A dividing line is a road marking formed by a white/yellow line or two parallel white/yellow lines (broken or continuous) designed to separate the parts of a road to be used by vehicles travelling in opposite directions.
Broken Line (or Broken Line to the left of a Continuous Line)
You must keep to the left of these lines. You may cross them to overtake or make a turn, but you must only do so if it is safe.
Single Continuous Line (or Single Continuous Line to the left of a Broken Line)
You must keep to the left of these lines. You must not cross these lines to overtake or make a U-Turn but may cross them to enter or leave the road or to go past an obstruction.
You must keep to the left and must not cross these lines, unless you have to avoid an obstruction.
Avoiding an obstruction
You are permitted to cross single or double continuous lines in order to avoid an obstruction – This does not include a slower moving vehicle or a vehicle stopped in a line of traffic, but may include a fallen tree, a crashed vehicle, or a car that has broken down or is illegally parked. Before crossing the line, you must have a clear view of the road ahead and it must be safe. You must also be very sure that you cross safely because the onus is on you to take the risk of danger into account
DIVIDING LINE VS LANE LINE
A “Lane” is the space between two lines (or a line and the kerb) painted to divide the road into two or more lines of traffic travelling in the same direction. A “Laned” road therefore has at least 2 Lanes. A road without marked lanes is an “Unlaned” road regardless of its width. A “Multi-lane” Road is a one-way road or a two-way road with 2 or more marked lanes that are on the side of the dividing strip or median strip (road divider) where the driver is driving and for the use of vehicles travelling in the same direction.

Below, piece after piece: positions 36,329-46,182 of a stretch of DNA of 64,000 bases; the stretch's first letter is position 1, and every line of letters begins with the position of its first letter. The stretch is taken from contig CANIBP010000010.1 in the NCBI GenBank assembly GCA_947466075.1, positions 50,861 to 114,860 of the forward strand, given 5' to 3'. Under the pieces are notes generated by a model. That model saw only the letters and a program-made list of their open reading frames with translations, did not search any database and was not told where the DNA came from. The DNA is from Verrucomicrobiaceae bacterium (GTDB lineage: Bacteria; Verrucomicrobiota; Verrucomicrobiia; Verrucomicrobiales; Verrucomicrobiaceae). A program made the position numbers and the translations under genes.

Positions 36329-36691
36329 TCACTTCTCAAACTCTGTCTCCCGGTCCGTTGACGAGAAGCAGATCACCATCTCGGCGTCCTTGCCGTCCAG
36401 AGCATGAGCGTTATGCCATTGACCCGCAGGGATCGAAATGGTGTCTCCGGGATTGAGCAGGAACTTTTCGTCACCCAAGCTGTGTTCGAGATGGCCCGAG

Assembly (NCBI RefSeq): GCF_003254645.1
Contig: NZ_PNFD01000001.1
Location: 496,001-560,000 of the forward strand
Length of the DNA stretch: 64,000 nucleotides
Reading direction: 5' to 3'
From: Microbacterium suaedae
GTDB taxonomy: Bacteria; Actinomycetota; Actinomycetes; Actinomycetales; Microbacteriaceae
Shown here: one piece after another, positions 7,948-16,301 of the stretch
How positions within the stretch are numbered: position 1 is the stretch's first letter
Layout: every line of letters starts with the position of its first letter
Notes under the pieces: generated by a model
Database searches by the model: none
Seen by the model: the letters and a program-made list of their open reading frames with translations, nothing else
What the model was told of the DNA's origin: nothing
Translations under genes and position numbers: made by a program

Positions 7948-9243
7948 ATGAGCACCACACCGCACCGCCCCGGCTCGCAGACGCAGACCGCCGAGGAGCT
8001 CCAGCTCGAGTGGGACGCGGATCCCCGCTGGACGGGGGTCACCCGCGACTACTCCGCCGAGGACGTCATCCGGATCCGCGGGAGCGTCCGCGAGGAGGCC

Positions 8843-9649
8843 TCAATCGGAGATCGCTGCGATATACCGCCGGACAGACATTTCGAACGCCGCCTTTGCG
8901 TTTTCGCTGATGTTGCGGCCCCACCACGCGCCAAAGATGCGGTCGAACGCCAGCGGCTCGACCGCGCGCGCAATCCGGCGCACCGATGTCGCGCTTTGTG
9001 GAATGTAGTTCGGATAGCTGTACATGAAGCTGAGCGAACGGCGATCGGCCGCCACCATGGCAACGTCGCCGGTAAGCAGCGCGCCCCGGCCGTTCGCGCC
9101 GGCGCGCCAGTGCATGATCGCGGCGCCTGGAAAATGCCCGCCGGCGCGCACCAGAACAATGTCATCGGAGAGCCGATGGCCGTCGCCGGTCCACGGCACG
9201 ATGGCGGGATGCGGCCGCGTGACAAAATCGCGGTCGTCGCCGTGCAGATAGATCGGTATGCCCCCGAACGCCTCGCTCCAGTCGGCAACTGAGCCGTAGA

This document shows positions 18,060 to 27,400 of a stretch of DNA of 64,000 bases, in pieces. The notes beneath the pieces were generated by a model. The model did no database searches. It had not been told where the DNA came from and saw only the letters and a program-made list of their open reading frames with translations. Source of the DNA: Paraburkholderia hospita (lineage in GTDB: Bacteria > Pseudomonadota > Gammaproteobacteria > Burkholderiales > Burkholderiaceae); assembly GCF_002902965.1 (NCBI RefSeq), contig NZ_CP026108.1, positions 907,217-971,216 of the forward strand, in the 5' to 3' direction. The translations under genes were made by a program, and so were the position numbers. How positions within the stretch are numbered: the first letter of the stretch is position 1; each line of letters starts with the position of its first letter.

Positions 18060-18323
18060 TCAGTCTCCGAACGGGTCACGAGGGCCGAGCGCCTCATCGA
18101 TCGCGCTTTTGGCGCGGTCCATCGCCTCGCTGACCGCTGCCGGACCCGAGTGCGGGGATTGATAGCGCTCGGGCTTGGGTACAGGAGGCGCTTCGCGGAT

Broken Lane Line
When lanes are marked by broken lines the driver may change lanes when it is safe to do so by indicating the intention through proper signal.
When driving on a road marked with Lane Lines, you must keep your vehicle entirely within a lane. It is an offence to straddle a line. The red car in the illustration is straddling the lane line.
Solid Lane Line
The lanes near intersections are often marked by Solid Lane Lines where no lane changing is permissible.
The traffic driving along such lanes bound by solid lines has to move along the same direction or the direction indicated by road marking arrows thus a No-Lane changing zone is created near intersection to prevent last minute change of direction by the traffic, that may obstruct the smooth flow of traffic & cause accidents. Motorists are expected to change lanes while driving in the Lane Change Zone (marked by lanes with broken lines) so that they are in the appropriate line when they enter the No Lane Changing Zone near the intersection. (marked by Solid Lane Lines) . The red car in the illustration is committing an offence.
These are continuous lines at the edge of the carriageway and mark the limits of the main carriageway unto which a driver can safely venture.